"Read this book," my 12 yr. old ordered me. "I'm pretty sure you'll like it. I liked it a lot."
And I did indeed like it a lot. And, I learned a lot about sea voyaging in the late 1700's too.
Hesse based her tale on fact -- there was really a young boy named Nick Young who "appeared" on the roster of Captain Cook's ship Endeavour quite a few months after the ship had left England, but before it had put into any port. Hesse guessed that he had been a stowaway and was discovered once it was too late to put him ashore.
Nick's story is told in the form of his journal entries for the entire voyage, each of which provides a date, a latitude and longitude (in measurements of Capt. Cook's time, which means that if a reader were to want to follow Nick's journey on a globe, one would have to do a little math), and an approximate location in words.
In Hesse's imagination, but perhaps this is truly how it happened, once Nick is free to show himself, he makes himself useful as assistant to the ship's physician, writing tutor, and friend to the Goat and the dogs and many of the sailors.
Captain Cook proves an adept leader and for many months of the three year journey; he kept nearly everyone on board alive and healthy. But seafaring was risky in those years. There was violence; the close quarters of the ship required stringent enforcement of rules -- punishment was by lashes with the cat-o'-nine-tails or worse -- and Nick does lose many shipboard friends to accidents and disease. My usually very sensitive daughter accepted these sad events because, she felt, they were the historical reality and also because Nick helped us experience them through his accepting (if sometimes tearful) eyes.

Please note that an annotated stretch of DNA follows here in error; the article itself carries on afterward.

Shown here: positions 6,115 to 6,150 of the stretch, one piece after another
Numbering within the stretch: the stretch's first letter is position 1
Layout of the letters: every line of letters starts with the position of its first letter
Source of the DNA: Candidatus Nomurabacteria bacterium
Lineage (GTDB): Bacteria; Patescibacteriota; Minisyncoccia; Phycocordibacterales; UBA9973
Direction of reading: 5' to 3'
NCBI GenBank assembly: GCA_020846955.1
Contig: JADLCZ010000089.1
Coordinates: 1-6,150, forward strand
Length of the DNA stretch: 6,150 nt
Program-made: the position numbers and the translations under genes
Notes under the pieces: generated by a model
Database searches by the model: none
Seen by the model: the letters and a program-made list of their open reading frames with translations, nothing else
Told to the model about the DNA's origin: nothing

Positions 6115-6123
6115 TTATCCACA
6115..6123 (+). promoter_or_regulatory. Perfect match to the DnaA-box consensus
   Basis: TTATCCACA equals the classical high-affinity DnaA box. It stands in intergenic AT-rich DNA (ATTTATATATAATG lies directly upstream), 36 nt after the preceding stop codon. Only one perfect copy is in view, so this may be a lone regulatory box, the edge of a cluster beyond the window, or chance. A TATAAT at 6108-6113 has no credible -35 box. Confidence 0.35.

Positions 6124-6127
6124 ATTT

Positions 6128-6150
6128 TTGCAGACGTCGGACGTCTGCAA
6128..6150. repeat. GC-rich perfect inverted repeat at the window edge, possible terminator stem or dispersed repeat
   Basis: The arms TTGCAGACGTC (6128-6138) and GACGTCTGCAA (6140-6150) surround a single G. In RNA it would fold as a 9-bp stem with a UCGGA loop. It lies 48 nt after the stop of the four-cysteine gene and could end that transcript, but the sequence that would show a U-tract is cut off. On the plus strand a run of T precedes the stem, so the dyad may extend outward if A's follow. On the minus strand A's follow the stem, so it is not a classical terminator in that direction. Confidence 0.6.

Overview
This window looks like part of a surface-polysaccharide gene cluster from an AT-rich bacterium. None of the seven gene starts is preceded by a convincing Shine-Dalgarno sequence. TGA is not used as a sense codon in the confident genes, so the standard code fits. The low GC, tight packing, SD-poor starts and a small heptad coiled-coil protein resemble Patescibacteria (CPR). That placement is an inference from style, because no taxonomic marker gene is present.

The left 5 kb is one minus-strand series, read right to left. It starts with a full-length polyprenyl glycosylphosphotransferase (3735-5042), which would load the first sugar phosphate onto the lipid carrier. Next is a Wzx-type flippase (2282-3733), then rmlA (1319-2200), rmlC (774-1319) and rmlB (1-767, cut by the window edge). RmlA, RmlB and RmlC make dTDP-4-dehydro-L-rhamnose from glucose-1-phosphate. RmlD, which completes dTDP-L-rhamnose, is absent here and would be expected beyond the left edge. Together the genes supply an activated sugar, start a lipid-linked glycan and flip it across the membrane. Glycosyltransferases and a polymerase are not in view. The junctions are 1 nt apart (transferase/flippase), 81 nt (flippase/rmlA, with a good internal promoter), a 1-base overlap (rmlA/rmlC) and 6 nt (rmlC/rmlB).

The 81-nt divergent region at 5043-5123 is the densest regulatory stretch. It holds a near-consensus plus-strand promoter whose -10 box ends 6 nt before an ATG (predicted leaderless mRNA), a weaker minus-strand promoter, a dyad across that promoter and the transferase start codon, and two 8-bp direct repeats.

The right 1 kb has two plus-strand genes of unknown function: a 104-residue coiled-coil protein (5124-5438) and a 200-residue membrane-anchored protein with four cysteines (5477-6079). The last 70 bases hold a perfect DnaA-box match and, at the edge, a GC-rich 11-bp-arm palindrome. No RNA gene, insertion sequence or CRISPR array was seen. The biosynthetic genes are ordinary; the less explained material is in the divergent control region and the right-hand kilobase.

Because the tale is told in the voice of a boy, it is not challenging to read. However, Nick does have a strong grasp of sailing terminology and 18th century turns of speech. The glossary at the end of the book and the maps on the inside covers are useful additions.
-- Emily Berk